(This) shows Oracle can no longer be considered a bastion of security. Database and application managers must begin protecting and maintaining Oracle systems more aggressively.

The range and seriousness of the vulnerabilities patched in this update cause us great concern. The database products alone include 37 vulnerabilities, many rated as easily exploitable and some potentially allowing remote database access. Oracle has not yet experienced a mass security exploit, but this does not mean that one will never occur.

Moreover, patching is sometimes impossible, due to ties to legacy versions that Oracle no longer supports. These practices are no longer acceptable.

Critical Oracle vulnerabilities are being discovered and disclosed at an increasing rate, and exploit tools and proof-of-concept code are appearing more regularly on the Internet.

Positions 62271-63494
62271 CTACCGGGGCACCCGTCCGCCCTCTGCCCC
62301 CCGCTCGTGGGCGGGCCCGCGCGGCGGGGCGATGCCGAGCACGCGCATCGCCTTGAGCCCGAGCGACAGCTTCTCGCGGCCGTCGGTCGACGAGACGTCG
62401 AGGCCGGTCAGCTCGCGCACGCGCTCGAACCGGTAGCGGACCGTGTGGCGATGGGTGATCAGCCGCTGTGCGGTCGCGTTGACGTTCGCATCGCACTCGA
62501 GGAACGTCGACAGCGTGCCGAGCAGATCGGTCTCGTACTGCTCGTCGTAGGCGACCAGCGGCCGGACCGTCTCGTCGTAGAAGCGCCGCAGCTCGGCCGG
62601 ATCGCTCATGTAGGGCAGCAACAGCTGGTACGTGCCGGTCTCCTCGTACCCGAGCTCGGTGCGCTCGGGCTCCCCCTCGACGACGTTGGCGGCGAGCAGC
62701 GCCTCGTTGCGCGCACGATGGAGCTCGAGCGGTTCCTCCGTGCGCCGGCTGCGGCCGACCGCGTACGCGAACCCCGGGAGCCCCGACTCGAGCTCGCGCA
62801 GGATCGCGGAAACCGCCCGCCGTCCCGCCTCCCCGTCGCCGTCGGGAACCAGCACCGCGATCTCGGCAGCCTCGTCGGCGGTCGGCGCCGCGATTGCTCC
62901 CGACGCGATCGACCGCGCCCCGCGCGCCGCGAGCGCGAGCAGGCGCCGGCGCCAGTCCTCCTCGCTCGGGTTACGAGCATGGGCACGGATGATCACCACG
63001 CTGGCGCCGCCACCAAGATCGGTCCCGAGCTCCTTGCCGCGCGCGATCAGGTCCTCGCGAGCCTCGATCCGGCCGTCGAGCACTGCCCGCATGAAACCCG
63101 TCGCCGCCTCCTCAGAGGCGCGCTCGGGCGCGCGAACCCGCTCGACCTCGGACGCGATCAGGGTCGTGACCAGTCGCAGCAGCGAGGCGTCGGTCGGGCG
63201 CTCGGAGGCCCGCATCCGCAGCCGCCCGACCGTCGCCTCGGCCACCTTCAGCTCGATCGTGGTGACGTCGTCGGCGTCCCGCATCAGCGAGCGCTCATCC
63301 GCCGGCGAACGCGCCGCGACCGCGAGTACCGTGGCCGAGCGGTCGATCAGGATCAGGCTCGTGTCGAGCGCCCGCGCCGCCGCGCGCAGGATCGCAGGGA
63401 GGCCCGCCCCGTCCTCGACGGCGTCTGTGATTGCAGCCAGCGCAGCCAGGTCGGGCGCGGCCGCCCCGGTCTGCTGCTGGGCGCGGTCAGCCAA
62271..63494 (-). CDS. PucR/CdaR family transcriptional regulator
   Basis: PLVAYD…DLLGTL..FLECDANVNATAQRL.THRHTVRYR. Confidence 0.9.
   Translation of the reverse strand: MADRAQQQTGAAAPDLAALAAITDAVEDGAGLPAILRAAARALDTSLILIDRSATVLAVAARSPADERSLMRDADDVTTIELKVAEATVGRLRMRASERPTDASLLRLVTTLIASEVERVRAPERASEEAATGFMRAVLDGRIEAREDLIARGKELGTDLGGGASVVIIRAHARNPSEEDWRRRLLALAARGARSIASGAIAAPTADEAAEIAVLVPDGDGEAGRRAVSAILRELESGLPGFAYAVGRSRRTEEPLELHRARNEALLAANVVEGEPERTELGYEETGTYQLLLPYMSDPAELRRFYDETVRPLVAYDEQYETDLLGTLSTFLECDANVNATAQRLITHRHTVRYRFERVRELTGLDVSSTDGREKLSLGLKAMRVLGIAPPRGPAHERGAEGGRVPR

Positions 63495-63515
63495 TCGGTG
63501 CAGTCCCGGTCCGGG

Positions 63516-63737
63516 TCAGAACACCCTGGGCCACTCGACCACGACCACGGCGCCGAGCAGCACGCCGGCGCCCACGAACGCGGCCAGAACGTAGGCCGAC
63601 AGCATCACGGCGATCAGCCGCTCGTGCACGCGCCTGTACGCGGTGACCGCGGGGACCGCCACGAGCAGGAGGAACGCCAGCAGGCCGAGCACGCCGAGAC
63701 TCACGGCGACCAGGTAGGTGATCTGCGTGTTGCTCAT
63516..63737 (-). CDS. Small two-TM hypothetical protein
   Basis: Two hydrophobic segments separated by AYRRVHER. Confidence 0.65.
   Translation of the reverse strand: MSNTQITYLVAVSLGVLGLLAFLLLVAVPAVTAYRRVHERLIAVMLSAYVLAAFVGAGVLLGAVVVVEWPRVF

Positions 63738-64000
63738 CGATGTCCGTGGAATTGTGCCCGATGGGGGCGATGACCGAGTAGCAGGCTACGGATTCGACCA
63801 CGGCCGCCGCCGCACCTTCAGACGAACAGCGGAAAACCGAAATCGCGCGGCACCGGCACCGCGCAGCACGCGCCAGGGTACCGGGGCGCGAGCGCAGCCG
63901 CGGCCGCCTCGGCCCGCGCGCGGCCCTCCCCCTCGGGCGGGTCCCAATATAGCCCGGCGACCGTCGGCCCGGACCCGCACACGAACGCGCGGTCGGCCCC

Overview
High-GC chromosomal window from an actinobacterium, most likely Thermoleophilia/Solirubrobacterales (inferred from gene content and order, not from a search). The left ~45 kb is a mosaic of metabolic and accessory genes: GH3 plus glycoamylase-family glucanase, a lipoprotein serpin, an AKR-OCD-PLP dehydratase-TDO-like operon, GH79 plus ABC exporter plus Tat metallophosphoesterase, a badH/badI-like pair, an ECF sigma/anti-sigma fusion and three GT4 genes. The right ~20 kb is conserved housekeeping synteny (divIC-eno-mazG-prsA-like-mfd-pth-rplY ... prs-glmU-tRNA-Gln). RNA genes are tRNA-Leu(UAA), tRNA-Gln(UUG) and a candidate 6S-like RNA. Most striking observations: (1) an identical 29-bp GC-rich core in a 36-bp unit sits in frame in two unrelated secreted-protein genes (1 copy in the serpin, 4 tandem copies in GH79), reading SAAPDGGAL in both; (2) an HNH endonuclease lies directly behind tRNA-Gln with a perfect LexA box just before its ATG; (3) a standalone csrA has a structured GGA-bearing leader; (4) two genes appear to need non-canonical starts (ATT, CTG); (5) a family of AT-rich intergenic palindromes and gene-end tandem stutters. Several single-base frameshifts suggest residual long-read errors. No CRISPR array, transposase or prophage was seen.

Manufacturers have the option to keep their process control system separate. We do not recommend giving a manager a desktop machine to do e-mail while that person is managing the production network, because one slip up and you can give somebody outside the company control of the system.

The information provided with the [Oracle] patches is limited, making it more difficult for organizations to protect themselves from possible attacks. Oracle applications are typically used in environments that are more sensitive than a Windows desktop, and they are more mission-critical.

We recommend that users shield themselves before addressing vulnerabilities, but in this case they can't apply a shield and are exposed to possible attack until the patch is applied.

We've since updated this assumption and now predict that by the second quarter of 2006, 85 percent of large enterprises will have initiated encryption projects.

I think we're doing a moderate job and relying a little too much on databases historically being deeper within the enterprise. Some examples of really bad practices are static passwords stored in clear text in applications and batch jobs, shared administrative accounts, no controls on DBA activity, etc. We can definitely be doing better.